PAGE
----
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C++ and Metro: Event Handling And MessageBox

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C++ and Metro: Event Handling And MessageBox

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In the previous post we have created simple Metro application using C++ as the language of choice. Now we are going to add some interactivity into it.


Add a simple button and using the following XAML snippet:

<Button Content="Click me" Click="Button_Click_1" Margin="12,20" />

Right click on the Button_Click_1 attribute value and select the Navigate to Event Handler. You will be transferred to the cpp file and both header and source file will be properly updated. Add the following code inside:

using namespace Windows::UI::Popups;
auto msgDlg = ref new MessageDialog("We want to notify you that you have successfully handled this event", "Vexing information");

If you run the code now, you will get the screen looking something like this:

Click the button and you the message box will be shown.

The MessageDialog class is similar to MessageBox class, but with a minor details. The first thing that You will notice is that the Show method ends with the Async suffix. Usually when you show a MessageBox dialog, the function is suspended until you click the OK button. However, all code after the ShowAsync method call will invoke immediately. To demonstrate this, add the following code immediately after the above snippet:

auto btn = dynamic_cast<Button^>(sender);
if (btn != nullptr)
	btn->Content = "Don't click me";

Compile and run the application and click on the button. You can notice that the button’s caption has been changed.

Notice how we used dynamic_cast for casting even though these are all COM objects. This is the power of C++/CX extensions which greatly simplify dealing with the otherwise cumbersome code.

The design philosophy for Metro applications is that all applications must stay responsive. Both the framework and the libraries support asynchronous constructs which simplify dealing with the asynchronous coding.

If you want to act after the user has closed the MessageDialog, you can do that easily via tasks. First include the header <ppltasks.h> and use the following code for adding the continuation task after the message dialog is closed:

using namespace Concurrency;
	.then([this](IUICommand^ command)
		// check command or do some work

Since you cannot capture local variables if they are handle or tracking reference, if you want to change the content for the button inside the lambda, do the following:

  1. Add the following attribute to the button in XAML: x:Name="btnClick"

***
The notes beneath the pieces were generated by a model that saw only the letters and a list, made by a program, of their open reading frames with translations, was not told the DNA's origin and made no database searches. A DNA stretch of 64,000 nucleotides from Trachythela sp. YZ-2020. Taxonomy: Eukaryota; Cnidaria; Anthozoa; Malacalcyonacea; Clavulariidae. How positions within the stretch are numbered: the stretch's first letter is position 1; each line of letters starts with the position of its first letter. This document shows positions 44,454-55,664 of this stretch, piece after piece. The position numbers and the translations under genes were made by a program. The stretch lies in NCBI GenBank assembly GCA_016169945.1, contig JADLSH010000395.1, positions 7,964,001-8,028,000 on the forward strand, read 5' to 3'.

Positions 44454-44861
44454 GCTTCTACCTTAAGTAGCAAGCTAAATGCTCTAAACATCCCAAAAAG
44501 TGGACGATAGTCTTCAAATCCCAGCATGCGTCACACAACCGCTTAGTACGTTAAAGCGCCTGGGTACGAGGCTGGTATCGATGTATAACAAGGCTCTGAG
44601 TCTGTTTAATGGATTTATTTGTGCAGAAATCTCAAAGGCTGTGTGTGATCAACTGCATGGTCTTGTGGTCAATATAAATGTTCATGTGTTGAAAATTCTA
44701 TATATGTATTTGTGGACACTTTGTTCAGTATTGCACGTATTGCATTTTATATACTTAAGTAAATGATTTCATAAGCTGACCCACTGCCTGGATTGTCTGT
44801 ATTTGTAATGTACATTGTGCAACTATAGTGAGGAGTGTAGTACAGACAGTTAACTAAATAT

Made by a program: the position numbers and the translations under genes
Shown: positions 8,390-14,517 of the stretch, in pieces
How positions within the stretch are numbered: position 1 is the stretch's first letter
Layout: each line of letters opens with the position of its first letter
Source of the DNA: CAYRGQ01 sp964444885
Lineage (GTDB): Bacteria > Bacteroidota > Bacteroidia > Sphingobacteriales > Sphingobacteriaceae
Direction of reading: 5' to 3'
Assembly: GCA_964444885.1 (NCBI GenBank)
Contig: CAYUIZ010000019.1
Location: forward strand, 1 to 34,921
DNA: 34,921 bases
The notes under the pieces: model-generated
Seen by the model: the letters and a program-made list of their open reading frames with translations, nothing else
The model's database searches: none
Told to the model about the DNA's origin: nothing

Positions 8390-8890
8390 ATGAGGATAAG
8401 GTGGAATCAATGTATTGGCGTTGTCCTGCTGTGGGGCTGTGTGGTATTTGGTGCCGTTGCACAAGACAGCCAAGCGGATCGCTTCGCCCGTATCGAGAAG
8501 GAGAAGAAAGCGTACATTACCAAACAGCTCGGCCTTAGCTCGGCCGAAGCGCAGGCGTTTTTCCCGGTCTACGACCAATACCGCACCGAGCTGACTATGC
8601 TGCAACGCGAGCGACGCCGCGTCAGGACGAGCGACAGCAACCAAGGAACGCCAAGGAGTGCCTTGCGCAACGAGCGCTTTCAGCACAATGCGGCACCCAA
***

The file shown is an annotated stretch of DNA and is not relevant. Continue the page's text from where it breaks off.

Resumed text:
2. .

  3. Add this to the lambda’s captures.
  4. Inside the lambda’s body, write the following line
    btnClick->Content = "Click me";

Custom commands

If you want to add your own buttons and then add the handlers for them, you can do it via the Commands property of the MessageDialog instance. Add a new button in the XAML:

<Button Content="Enter the matrix" Click="Button_Matrix_Click" Margin="12,20" x:Name="btnMatrix" />

Write the following code for the click handler:

// in the BlankPage.xaml.h add the following line
void IgnoreButtonCallback(Windows::UI::Popups::IUICommand^ command);

// this goes into the BlankPage.xaml.cpp
void SimpleNativeApp::BlankPage::Button_Matrix_Click(Platform::Object^ sender, Windows::UI::Xaml::RoutedEventArgs^ e)
	using namespace Windows::UI::Popups;
	auto msgDlg = ref new MessageDialog("What will it be, Neo?", "Plot defining moment");

	msgDlg->Commands->Append(ref new UICommand("Red pill", ref new UICommandInvokedHandler([this](IUICommand^)
		btnMatrix->Background = ref new Windows::UI::Xaml::Media::SolidColorBrush(Windows::UI::Colors::Red);
	msgDlg->Commands->Append(ref new UICommand("Blue pill", ref new UICommandInvokedHandler([this](IUICommand^)
		btnMatrix->Background = ref new Windows::UI::Xaml::Media::SolidColorBrush(Windows::UI::Colors::Blue);
	msgDlg->Commands->Append(ref new UICommand("Ignore...", ref new UICommandInvokedHandler(this, &BlankPage::IgnoreButtonCallback)));

	using namespace Concurrency;

void BlankPage::IgnoreButtonCallback(Windows::UI::Popups::IUICommand^ command)
	btnMatrix->Background = ref new Windows::UI::Xaml::Media::SolidColorBrush(Windows::UI::Colors::Gray);

Notice the UICommandInvokedHandler class used for handling events. In the first two instances we have used lambdas as the event handlers, but for the third instance we have bound local class method. You can either use unnamed lambdas or named functions as the event handlers.

Run the application and choose the different commands in the dialog. One possible scenario is visible on the image below.

That is all for today, we have seen how to cast reference counted objects, how to handle asynchronous tasks, how to construct event handlers. In the next post I will show how to use the idiomatic MVVM architecture in C++/XAML applications.

You can download the full source code for this sample from the following link: link.

Entries in this series:
  1. C++ and Metro: basic application
  2. C++ and Metro: event handling and MessageBox

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